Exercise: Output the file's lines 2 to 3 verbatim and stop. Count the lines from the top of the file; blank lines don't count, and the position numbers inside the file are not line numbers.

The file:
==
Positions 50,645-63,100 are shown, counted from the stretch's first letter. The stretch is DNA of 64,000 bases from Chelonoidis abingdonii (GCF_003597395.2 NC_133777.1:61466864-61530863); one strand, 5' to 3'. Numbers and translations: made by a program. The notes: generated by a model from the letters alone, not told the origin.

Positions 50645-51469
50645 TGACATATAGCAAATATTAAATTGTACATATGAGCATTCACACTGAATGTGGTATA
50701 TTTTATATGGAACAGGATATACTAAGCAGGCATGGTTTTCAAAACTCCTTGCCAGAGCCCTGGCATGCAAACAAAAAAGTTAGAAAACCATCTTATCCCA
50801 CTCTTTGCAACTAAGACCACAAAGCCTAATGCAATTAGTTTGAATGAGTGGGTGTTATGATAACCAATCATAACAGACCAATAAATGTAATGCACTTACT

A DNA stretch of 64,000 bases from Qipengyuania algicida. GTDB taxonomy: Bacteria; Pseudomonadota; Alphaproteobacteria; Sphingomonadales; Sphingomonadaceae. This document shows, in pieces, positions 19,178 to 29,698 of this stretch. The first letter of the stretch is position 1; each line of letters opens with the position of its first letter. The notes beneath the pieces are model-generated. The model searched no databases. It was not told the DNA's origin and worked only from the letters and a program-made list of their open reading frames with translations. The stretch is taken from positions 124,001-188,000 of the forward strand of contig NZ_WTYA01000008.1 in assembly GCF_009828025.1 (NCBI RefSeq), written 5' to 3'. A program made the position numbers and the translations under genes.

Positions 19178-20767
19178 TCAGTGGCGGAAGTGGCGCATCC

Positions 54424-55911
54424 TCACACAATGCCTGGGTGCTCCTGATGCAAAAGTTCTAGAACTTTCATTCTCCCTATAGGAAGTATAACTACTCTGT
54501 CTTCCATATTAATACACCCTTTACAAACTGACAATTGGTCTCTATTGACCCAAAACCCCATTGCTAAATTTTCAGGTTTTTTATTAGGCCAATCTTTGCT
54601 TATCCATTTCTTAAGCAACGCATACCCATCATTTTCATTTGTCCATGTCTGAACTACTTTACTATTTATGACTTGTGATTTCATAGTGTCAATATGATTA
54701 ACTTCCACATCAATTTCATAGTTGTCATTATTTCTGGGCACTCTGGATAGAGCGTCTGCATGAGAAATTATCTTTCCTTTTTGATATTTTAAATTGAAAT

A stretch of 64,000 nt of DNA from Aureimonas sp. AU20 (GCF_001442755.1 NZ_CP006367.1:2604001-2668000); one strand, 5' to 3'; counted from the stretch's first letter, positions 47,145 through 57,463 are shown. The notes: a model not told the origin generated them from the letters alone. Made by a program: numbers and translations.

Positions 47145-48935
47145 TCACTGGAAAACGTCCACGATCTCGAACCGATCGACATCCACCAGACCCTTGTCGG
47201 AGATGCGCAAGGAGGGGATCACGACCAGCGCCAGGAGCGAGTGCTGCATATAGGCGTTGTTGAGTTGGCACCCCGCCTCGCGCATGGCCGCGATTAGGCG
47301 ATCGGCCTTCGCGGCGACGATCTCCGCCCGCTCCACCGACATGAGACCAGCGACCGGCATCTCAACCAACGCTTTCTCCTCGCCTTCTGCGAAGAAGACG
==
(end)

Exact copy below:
Positions 50645-51469
50645 TGACATATAGCAAATATTAAATTGTACATATGAGCATTCACACTGAATGTGGTATA